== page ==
The question begs an answer.
What exactly is going on with the city’s fire department?
We are now working on the third St. Thomas fire chief in under a year, what gives?
First, it was Bob Davidson, who came on board in January of 2018, after serving as deputy fire chief in Chatham-Kent.
Well, he served until July of last year when it was announced he abruptly retired.
Or did he?
Was he pressured into leaving?
Remember, the St. Thomas Professional Firefighters’ Association was more than a little upset when Davidson was brought aboard after the death of popular fire chief Rob Broadbent in August of 2017.
The decision was made at city hall to hire a chief externally, rather than from within the department with then Deputy Fire Chief Ray Ormerod considered a strong candidate.
Word has it Ormerod was not even granted an interview.
Councillors sent a clear message to Mayor Joe Preston and city manager Wendell Graves this past Monday.
Push forward with the construction of an 88-space downtown childcare centre in an expedient fashion.
Preston responded as he has in the past, by deflecting.
In his report to council, Graves recommended retendering the project this fall with construction to be completed by the end of next year.
The reason for the delay in going out to tender, advised Graves, is an increase in costs in the neighbourhood of $300,000 when the project was tendered last month.
Putting the cost estimate in the $4.3 million range whereas just over $4 million has been budgeted for the badly needed childcare facility to be located on St. Catharine Street.
“Childcare spaces in our community are desperately needed,” reminded Coun. Lori Baldwin-Sands, “and I believe once we start coming out of COVID a little more rapidly, the people who are going to be requiring the service of daycare is going to be growing exponentially.”
Residents of St. Thomas and Elgin are being “shortchanged” on physiotherapy services, charges Elgin-Middlesex-London Conservative MPP Jeff Yurek.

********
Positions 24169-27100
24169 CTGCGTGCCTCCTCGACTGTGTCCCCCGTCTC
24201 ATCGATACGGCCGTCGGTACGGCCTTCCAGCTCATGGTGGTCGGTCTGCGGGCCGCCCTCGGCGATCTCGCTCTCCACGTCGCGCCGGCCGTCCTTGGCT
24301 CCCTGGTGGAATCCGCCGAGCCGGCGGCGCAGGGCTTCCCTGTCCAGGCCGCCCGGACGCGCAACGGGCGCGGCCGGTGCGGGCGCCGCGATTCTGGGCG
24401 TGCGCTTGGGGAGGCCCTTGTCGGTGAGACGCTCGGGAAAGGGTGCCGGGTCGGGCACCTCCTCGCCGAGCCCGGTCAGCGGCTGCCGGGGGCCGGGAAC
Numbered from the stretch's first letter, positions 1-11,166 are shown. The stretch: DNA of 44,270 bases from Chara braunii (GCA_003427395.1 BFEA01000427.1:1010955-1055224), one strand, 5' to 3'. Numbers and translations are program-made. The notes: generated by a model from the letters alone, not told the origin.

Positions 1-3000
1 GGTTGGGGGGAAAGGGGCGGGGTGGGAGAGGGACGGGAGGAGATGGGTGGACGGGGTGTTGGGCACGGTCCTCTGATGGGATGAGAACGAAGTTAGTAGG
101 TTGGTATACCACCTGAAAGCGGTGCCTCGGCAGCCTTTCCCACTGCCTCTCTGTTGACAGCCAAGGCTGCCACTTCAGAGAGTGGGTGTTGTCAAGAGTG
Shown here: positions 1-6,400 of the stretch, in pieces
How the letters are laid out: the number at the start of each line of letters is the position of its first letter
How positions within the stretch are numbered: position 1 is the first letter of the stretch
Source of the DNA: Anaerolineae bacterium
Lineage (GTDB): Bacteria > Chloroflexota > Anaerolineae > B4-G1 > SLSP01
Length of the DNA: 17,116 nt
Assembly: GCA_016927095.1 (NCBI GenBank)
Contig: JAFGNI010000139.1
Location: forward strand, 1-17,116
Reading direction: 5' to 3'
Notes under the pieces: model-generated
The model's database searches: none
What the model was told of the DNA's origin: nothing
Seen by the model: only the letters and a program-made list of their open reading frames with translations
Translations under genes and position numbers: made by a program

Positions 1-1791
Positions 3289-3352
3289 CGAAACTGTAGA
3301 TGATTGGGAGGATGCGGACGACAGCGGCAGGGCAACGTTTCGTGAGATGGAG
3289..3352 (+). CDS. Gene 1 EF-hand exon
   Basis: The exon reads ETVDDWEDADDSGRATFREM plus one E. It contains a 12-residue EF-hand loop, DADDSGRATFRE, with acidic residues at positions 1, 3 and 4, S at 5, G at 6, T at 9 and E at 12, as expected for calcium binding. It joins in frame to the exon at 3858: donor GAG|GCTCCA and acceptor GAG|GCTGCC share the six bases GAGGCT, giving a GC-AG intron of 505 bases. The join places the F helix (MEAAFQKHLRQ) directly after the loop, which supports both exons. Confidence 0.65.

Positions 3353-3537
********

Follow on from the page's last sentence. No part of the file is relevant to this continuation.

He stood up in the Ontario Legislature this week to question the Kathleen Wynne government on the closing of MobilityFit Physiotherapy in St. Thomas, one of only two such services in the city funded through OHIP.
Yurek alleges both the Southwest Local Health Integration Network (SW LHIN) and the Ministry of Health and Long-Term Care have “refused to act on the impending loss of service.”
Yurek added, “When contacted for a status update, both the SW LHIN and ministry responded with the same talking points. Neither would state whether or not the clinic is closing.” Continue reading
While the owner and his lawyer remain ominously quiet, it is onward and upward – or maybe that should be downward in this case – as the city stays the course on a process that will ultimately result in demolition of the Sutherland Press building.
In a conversation Friday with city manager Wendell Graves, he advised a report should come to council for the Sept. 18th meeting dealing with demolition tenders.
“The tenders are due next week,” confirmed Graves. “There was a site meeting (this past week) with numerous contractors. It seems like there is a fair bit of interest from contractors who showed up for the site meeting.”
Should council approve the winning tender bid, would demolition begin shortly afterward?